Usama bin Laden
Q. There are increasing news reports that bin Laden escaped to Pakistan——
The President. Oh, yeah? Well, sorry to interrupt your question, but if you'd asked me the question yesterday, you would have said there's increasing news reports that he's dead, and the day before, that he's hiding in a cave. In other words, there's increasing speculation about bin Laden. But what one shouldn't speculate on is if he's alive, he's on the run. And you don't need to worry about whether or not we're going to get him, because we are. And it's just a matter of time. I mean, I've read reports where he dyed his hair red. That's not going to stop us from finding him.
Q. But what assurances have you gotten from President Musharraf that if that is the case, that he'll find him and turn him——
The President. Well, I appreciate that. President Musharraf has been very helpful. Tommy has visited with him; I visited with him; the Secretary of Defense has visited with him. And he said he will help in all matters. And we believe he'll help with Mr. bin Laden, too, if in fact he happens to be in Pakistan. Who knows where he is? But one thing is for certain: He's on the losing side of a rout. And the other thing for certain is we're not going to stop until we get him and all those murderers that are associated with him.
And who knows how many we've gotten to date, because we're gathering evidence. We don't know whether some of those people are in those caves. And Tommy did a fine job of shutting them down. They may still be locked up in there. And as you know, we're sending troops up in that region to take a look at some of the caves to find out what's in there. And we're going to have to dig some of them out.
But as time will go on, we will know more and more about how successful we've been. The point is, is that we are going to be there for a while. I'm patient. The commander on the ground is executing the plan, and the American people are in strong support of what's taking place.
Listen, thank you all for being here today. It's great to see you. Welcome back to Prairie Chapel Ranch, and maybe we'll get you back out here before the New Year's. If not, Happy New Year. Thank you.
President's Visit to Crawford
Q. What are you doing for New Year's?
The President. Probably going to bed early. [Laughter]
Q. What are you doing with your days here?
The President. Well, I'm up—I was up this morning at 5 a.m., spent a little quality time with the First Lady. And I just finished my book, "Theodore Rex," by Edmund Morris, which is a fabulous book on Teddy Roosevelt. I recommend people reading it. I am going to—I would have gotten up and run 3 or 4 miles this morning, which I'll probably do that this afternoon. I'm going to take Tommy around to show him parts of the ranch. But if Tommy weren't here, I'd be working down there, a little chainsaw work, clearing some brush, burning some brush.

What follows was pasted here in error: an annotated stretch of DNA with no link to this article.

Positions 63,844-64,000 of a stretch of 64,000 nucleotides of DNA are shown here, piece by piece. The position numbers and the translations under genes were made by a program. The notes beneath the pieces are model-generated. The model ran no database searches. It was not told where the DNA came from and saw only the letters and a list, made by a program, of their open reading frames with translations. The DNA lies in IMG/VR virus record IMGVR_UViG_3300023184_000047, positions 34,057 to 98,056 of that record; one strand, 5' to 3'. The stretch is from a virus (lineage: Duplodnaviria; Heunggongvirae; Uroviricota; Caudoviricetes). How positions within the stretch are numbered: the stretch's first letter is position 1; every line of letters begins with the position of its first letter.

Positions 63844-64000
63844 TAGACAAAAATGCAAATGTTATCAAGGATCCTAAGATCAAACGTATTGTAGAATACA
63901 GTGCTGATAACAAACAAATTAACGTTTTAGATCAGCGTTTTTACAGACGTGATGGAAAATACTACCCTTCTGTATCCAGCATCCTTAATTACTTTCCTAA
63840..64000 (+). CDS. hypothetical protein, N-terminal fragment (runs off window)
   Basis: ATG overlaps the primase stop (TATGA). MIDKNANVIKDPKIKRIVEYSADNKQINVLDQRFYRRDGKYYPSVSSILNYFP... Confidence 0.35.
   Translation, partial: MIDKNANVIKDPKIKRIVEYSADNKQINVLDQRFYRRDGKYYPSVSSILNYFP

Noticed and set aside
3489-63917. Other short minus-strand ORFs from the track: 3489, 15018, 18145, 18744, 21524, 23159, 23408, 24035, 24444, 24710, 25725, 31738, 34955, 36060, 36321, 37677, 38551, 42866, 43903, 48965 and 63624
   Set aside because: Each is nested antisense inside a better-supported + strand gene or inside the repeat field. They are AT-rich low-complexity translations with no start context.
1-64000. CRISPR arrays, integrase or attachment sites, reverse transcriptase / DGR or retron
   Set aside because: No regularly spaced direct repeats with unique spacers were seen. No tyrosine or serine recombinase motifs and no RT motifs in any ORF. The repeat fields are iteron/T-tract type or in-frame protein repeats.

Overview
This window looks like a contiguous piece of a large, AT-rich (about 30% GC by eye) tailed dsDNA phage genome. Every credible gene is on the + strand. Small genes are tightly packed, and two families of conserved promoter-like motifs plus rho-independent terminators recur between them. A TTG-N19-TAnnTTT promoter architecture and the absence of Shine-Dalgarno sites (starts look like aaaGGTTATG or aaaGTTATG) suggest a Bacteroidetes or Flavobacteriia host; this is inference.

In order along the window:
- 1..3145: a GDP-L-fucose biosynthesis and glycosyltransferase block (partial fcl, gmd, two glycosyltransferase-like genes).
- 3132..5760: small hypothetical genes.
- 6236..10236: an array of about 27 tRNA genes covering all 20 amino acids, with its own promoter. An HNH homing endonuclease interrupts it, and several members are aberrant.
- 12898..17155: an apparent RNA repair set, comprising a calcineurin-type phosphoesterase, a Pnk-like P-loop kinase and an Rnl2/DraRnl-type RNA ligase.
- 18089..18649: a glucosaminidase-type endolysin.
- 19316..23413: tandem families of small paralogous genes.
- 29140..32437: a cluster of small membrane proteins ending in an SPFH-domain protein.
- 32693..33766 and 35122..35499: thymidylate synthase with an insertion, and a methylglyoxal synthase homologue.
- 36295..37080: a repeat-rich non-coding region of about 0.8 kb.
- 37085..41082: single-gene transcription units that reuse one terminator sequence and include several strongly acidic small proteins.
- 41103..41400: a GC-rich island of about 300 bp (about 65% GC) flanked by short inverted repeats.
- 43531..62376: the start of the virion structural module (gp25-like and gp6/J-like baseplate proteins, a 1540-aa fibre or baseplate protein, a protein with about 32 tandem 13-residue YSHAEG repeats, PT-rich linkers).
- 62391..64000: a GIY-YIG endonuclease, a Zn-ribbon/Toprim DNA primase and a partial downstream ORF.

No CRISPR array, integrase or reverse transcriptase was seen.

We're making great progress in one of our—one of the bottom areas that was heretofore relatively inaccessible. One of these days I'll take you down there. It's a beautiful place. It's a bodark grove— bodark tree is a native tree, real hard wood that grows these giant green, kind of applelooking things. But I'll spend time doing that.
And then this afternoon—it gets dark here about 5:30 p.m., and so I'll probably watch a little University of Texas football tonight.
Q. What about the tree you planted yesterday?
The President. Tree plant, very good. My senior staff gave me a beautiful oak, 10inch oak. And we planted her right outside the house. I haven't written my thank-you note yet, so I'll give them a verbal "Thanks for the tree." It is a beauty. And we planted about—I think we planted so far about 35 trees, live oaks and cedar elms here. And it's going to be a beautiful sight for when these trees—when they take off.
Did a little fishing yesterday, by the way. Not very successful. The water is cold; the fish are at the bottom. They're not biting very much. But just the fact that I was able to fish was a nice treat.
Thank you all.
NOTE: The President spoke at 9:58 a.m. outside the old residence at the Bush Ranch. In his remarks, he referred to President Pervez Musharraf of Pakistan; President Vicente Fox of Mexico; President Jorge Batlle of Uruguay; President Ricardo Lagos of Chile; President Fernando Henrique Cardoso of Brazil; Kenneth L. Lay, chairman and chief executive officer, Enron Corp.; Eugene Scalia, nominee to be Solicitor for the Department of Labor; and Secret Service Agent Walied Shater. Gen. Tommy R. Franks, USA, commander in chief, U.S. Central Command, referred to his wife, Cathy; and Hamid Karzai, Chairman, interim Grand Council of Afghanistan.
George W. Bush, Remarks Welcoming General Tommy R. Franks and an Exchange With Reporters in Crawford, Texas Online by Gerhard Peters and John T. Woolley, The American Presidency Project https://www.presidency.ucsb.edu/node/216611